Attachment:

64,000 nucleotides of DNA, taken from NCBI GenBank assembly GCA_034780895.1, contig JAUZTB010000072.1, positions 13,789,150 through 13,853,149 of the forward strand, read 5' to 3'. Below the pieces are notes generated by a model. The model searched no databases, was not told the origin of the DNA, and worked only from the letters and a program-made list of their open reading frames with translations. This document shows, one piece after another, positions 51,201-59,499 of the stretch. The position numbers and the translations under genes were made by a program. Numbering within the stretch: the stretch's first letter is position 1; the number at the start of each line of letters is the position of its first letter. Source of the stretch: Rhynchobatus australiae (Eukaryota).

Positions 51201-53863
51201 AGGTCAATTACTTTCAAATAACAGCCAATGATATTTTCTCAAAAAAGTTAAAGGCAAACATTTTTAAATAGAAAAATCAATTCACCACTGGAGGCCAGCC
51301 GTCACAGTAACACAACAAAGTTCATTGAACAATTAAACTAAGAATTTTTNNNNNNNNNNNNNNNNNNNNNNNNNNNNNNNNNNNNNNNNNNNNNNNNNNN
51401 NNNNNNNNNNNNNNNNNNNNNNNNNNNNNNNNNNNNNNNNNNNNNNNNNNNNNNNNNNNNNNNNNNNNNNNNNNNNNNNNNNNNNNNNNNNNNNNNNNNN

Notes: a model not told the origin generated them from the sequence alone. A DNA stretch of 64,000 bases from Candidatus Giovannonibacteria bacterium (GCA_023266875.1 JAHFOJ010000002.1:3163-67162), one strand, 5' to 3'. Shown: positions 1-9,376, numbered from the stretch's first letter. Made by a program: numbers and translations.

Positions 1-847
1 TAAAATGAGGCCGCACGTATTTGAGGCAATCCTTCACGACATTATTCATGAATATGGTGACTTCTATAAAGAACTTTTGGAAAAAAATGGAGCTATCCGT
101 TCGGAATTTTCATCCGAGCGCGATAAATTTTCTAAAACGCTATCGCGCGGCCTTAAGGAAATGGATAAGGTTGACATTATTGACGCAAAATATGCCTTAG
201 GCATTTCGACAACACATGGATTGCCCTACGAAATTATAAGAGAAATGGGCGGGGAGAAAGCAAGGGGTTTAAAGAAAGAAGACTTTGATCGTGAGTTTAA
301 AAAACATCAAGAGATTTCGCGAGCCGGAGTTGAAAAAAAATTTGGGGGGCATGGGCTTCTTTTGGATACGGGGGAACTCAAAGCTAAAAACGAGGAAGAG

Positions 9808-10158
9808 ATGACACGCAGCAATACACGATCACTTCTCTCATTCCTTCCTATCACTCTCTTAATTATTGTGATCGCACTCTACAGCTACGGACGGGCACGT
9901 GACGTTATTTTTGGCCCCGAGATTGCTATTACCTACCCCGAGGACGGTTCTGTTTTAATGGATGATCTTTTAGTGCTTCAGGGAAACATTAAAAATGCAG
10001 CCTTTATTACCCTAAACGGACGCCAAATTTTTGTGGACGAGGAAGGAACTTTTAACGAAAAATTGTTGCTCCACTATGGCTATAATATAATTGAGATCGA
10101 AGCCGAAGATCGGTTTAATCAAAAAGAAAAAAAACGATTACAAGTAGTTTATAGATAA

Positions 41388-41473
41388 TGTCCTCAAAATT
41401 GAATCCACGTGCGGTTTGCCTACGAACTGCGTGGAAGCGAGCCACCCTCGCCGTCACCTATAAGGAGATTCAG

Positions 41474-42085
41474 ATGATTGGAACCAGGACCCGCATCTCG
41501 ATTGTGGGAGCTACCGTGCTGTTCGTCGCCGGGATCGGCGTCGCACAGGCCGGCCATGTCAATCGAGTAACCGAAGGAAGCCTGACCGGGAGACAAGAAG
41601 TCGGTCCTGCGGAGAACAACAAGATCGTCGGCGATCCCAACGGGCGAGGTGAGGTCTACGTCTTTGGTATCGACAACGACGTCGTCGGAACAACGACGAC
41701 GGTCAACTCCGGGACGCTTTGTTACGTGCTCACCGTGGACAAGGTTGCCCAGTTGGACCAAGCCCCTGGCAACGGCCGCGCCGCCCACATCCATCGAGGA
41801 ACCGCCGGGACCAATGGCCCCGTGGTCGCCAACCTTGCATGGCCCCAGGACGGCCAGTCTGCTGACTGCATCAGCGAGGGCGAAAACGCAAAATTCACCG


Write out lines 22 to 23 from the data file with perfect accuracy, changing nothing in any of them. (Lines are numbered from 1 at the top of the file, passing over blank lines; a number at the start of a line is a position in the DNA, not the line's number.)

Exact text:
41501 ATTGTGGGAGCTACCGTGCTGTTCGTCGCCGGGATCGGCGTCGCACAGGCCGGCCATGTCAATCGAGTAACCGAAGGAAGCCTGACCGGGAGACAAGAAG
41601 TCGGTCCTGCGGAGAACAACAAGATCGTCGGCGATCCCAACGGGCGAGGTGAGGTCTACGTCTTTGGTATCGACAACGACGTCGTCGGAACAACGACGAC